Prepared by Tana Thomas, Arts and Culture Coordinator, Pacific Peoples’ Partnership
ÍY SȻÁĆEL (Good day) to the city of Victoria that resides on the traditional unceded territory of the Lekwungen People. In our own canoes, we’ve all had to adapt to a new way of paddling through this global pandemic. After several waves of the triggers that come with the unknown, the spirit of the Pacific Ocean continues to bring unity amongst nations.
This September, Pacific Peoples’ Partnership (PPP) is delighted to once again deliver One Wave Gathering, an annual celebration of Pacific and Indigenous Cultures. At One Wave, artists, speakers, and leaders share stories through song, dance, carving, weaving, traditional foods and art. This year, we will offer events within the safe constructs of social distancing or delivered online to you in the comfort of your own home. Offerings you may enjoy this year include digital media, pop-up performances, youth arts, and maybe even a drive-in theatre! We also have planned broadcasts of the youth opera “Flight of the Hummingbird” youth opera, Roy Henry Vickers’ “Peace Dancer,” and the unveiling of the Pacific Peace Post, the culmination of a two-year collaboration between Carvers Bradley Dick and Ake Lianga.
As delegated guests arrive from near and far to participate in a sacred cultural exchange, they are traditionally welcomed by the hereditary caretakers of this land. Wherever you may travel in this world, Indigenous people have followed their ancestral protocols of welcoming visitors into their territory. Historically, the ancestors of Pacific Islanders and coastal First Nations have voyaged these waters and shared stories with one another since time Immemorial.
Since 2008, the One Wave Gathering has been held on the unceded traditional territory of the Lekwungen people, which consists of the Songhees and Esquimalt nations. Lekwungen traditionally means “A place to smoke herring”. As told by many elders, our teachings stem from the roots in our territory. Every spectrum of the land and ocean explored has a language in which it speaks. Learning the language of the land gives us insight into how to coexist with one another and provides a deeper understanding that isn’t perceived in the English language.
One Wave Gathering is a historical and transformative opportunity for guests of all ages to learn and interact with Pacific knowledge keepers and artists. It’s a true honour to witness the stories being told and gain insight on the deep-rooted connection between our lands and peoples. As communal people, It’s a vital responsibility to our spirit to reform connections and participate in meaningful circles of dialogue.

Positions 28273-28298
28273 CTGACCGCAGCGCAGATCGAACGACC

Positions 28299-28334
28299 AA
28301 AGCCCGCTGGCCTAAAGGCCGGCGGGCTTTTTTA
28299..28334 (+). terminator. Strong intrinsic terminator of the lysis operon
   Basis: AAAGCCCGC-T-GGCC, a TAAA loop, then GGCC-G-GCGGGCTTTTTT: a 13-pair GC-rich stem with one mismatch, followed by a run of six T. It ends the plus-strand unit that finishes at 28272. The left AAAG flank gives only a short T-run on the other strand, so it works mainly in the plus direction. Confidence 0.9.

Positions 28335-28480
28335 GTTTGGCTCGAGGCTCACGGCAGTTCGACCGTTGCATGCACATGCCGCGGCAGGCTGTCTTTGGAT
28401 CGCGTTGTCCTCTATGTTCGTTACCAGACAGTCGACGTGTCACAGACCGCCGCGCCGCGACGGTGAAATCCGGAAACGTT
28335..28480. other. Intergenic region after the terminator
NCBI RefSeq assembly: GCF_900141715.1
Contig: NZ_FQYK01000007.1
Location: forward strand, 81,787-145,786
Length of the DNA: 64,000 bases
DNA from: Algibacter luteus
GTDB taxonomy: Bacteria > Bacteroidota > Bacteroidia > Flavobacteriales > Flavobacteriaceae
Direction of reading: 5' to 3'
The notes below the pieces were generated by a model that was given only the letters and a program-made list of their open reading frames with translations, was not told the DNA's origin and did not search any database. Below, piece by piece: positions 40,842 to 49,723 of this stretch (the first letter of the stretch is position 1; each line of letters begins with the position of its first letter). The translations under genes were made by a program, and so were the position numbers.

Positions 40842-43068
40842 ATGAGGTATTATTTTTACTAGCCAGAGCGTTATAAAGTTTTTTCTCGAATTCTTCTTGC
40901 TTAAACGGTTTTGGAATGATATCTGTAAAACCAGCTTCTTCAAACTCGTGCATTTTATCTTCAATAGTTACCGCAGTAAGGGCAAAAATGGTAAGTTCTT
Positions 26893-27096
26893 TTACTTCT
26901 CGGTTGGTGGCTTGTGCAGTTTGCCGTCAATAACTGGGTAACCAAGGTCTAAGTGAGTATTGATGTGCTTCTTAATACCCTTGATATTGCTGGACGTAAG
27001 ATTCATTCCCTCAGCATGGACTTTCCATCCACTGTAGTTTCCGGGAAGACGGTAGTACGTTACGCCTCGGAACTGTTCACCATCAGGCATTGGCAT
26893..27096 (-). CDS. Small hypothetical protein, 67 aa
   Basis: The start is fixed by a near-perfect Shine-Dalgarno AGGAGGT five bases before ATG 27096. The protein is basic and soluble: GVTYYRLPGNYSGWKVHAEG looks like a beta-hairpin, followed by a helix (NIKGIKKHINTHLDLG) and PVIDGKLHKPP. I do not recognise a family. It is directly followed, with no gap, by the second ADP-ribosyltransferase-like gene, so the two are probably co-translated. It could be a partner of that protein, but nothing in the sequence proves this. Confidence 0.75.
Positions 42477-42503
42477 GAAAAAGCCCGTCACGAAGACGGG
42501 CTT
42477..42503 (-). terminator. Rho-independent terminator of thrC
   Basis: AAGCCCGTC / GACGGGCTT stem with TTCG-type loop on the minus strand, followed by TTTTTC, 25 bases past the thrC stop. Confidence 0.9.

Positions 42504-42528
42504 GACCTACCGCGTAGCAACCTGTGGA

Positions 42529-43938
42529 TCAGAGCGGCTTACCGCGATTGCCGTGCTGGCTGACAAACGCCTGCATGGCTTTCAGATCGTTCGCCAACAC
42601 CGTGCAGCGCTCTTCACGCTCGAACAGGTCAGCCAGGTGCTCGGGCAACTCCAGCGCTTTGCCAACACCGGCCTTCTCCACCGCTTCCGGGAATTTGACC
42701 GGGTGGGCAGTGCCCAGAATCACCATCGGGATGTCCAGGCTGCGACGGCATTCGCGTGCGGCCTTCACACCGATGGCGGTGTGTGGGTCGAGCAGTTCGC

For many years it’s been a delicate time to publicly share Indigenous cultural protocols and ceremonies outside of our communities. Globally, Indigenous people are survivors of urbanization, colonial institutions, and cultural genocide. Visitors that join the circles must educate themselves about the historical traumas Indigenous people have faced due to the loss of territory, the loss of the children, and the loss of language. Many of our teachings have gone underground. Certain songs and dances were not always accessible. Many ceremonies and teachings were ultimately protected by those who were told to keep them sacred while remaining a secret to the outside world. It has been a long and resilient journey back to feeling safe enough to learn about and share our true identity.
To gather and culturally share with one another is a vigorous act of resilience. The One Wave Gathering wouldn’t be possible without the courageous act of each individual artist sharing their story. Our hands go up to all of you!
When healing takes place in our communities and our intergenerational shame has been acknowledged as something, not ours to carry, we are able to share in a good way. It is up to each individual that’s joining the circle to create a safe place for cultural exchange. When we are sharing teachings with one another, we understand that there are many threads of life that add to the lesson as a whole.
As a previous attendee of this beautiful event, I have left with the feelings of being surged with hope and pride. I stood alongside many allies as a firsthand witness to the transformation that’s happening within and through our nations. The One Wave Gathering has created a safe place in which Indigenous-led dialogue is highly valued and respected. Pacific Peoples’ Partnership has done an extraordinary job collaborating with the local nations to strengthen the collective vision of constructive steps towards unity.
We hope to see familiar and new faces join the canoe at One Wave this year as we ride the next wave into resurgence!